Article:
Monday, November 19, 2012

Safe Routes to Health, Part I: Bike Parking

It's healthy to walk and ride bikes, right?  I'm a nurse, and I've never heard anyone in health care argue that it's better to sit in a car.  So it seems to me that health care institutions should be leading the way in making sure there are safe, convenient healthy ways to walk and ride to the places people need to go. And lots of people need to go to health clinics, pharmacies and hospitals - people who work there and people who go to get care.

Seattle Children's has developed an ambitious Transportation Master Plan that not only encourages people who work there to ride bikes and walk, but also invests in Neighborhood Greenways to make walking and biking safer, more convenient and more comfortable for visitors and people who live in the neighborhood.

One highly visible component of Seattle Children's plan is bicycle parking.  The plan calls for 600 bike parking spaces - and at least 100 of those are right at the main entrance to the hospital, almost completely full at my most recent visit.  A prominent sign by the entrance directs visitors to other bike parking areas, and the big neon sign for the parking garage includes a bike icon.  I didn't have my camera along at my last visit, so I'll leave you to imagine the highly visible bike facilities there.

How do Seattle's other healthcare institutions compare with Children's in supporting active transportation?  In this post I'll look at bike parking at two health care campuses near where I live:  Virginia Mason on First Hill and Group Health on Capitol Hill.

This "Patient Bike Rack" sign is at Virginia Mason Medical Center on First Hill.  Nearby, there's a large caged employee bike parking area at the entrance to the main parking garage; this shot shows about half of the many bikes parked there:

 Bike parking is visible from every entrance,  even the Emergency Room.

(I don't mean to imply that EVERYONE should get to the ER by bicycle!  Virginia Mason devotes a lot more space by the ER entrance to ambulance parking than bike parking!)

Signs by outdoor bike racks direct visitors to secure indoor bike parking:

None of the racks I could see as a visitor were completely full, but still it's obvious when you visit Virginia Mason that bikes are considered normal transportation for patients, visitors and employees.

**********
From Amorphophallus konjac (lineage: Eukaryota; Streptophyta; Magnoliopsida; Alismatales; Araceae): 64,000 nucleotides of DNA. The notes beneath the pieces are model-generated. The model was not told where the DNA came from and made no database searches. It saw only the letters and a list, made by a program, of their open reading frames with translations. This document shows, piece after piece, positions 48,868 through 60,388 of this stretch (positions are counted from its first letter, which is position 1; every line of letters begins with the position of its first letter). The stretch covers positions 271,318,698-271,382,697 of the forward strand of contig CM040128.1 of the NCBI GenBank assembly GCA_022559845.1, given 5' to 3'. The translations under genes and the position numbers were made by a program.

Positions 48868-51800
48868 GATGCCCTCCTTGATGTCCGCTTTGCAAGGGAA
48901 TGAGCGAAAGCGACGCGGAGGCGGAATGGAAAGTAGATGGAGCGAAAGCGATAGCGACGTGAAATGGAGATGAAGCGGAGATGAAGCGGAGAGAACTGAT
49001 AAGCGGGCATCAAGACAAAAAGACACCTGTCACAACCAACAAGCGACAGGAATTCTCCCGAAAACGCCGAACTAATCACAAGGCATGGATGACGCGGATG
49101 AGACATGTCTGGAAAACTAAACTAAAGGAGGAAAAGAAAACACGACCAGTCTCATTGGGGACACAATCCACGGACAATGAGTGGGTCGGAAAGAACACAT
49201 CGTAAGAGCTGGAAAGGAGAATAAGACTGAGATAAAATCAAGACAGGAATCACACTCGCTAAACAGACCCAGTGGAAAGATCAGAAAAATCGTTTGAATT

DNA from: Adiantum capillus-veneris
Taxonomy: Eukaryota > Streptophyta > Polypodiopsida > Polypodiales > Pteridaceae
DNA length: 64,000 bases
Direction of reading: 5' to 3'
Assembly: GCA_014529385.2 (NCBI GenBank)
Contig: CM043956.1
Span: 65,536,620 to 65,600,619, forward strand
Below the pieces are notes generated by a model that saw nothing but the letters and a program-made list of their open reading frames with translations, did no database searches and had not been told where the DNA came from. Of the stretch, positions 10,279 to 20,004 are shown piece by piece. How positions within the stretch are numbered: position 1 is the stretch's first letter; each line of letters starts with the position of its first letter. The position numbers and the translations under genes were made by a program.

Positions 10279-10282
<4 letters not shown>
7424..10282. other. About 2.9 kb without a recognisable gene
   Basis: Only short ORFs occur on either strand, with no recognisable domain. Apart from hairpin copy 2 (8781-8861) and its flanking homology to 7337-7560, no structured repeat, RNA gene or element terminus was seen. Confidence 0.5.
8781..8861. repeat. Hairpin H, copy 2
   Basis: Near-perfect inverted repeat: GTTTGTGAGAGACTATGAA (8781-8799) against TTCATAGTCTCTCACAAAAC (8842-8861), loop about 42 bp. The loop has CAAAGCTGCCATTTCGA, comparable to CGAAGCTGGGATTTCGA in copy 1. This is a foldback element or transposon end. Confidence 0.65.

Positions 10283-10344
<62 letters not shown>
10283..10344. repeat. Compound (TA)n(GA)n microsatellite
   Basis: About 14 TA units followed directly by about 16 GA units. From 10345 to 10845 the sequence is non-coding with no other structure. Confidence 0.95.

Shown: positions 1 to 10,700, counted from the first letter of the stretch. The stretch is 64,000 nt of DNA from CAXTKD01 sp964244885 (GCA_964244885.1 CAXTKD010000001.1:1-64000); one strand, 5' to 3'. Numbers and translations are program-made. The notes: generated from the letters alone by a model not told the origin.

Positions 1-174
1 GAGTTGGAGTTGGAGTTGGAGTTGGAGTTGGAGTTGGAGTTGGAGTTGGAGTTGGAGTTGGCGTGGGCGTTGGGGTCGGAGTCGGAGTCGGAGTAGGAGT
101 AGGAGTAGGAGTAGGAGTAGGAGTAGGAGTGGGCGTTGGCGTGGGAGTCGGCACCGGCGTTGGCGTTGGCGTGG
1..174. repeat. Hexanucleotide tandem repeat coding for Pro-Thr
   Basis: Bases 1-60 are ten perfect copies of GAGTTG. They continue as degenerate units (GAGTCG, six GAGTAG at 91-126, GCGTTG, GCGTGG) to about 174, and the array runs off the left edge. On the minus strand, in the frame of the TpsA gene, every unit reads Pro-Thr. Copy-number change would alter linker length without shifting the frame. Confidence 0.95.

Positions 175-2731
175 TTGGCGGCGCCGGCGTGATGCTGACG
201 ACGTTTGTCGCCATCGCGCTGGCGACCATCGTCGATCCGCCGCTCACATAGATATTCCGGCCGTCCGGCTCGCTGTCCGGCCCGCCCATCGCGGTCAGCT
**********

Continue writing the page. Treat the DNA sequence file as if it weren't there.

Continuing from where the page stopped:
Next I checked out the Group Health main campus on 15th.  Here's one of several small outdoor bike racks. All are barely used (that's my bike!) and inconspicuous from the main clinic entrance:

Small bike icons on campus maps at various locations show where outdoor racks are located - but how would anyone know there's also bike parking in the garage?

I rode into the garage to explore - but first I had to ignore this warning:

The bike parking area is low-ceilinged, dimly lit and sparsely occupied - and to get there I had to wind my way across car lanes:

There's no bike parking at the Urgent Care entrance - but that didn't stop one visitor from parking a bike there anyway:

Group Health is a very visible supporter of bicycle recreation, most notably as the primary sponsor of the annual Seattle to Portland ride - but there is little evidence on the Capitol Hill campus that bicycles are seen as normal transportation, whether for staff, for patients or for visitors.

Active, healthy transportation includes provisions for walking, bike riding, wheelchairs and other mobility aids, and safe, comfortable access to transit as well.  I'll be looking at other ways our healthcare institutions either promote or discourage these components of active transportation in a future post.


  1. Thanks, Merlin, I've been impressed by all that Children's is doing, and am happy to hear that Virginia Mason is also providing good parking facilities for bikes. It would be great to see Group Health getting on board. Are you going to look at other healthcare institutions?

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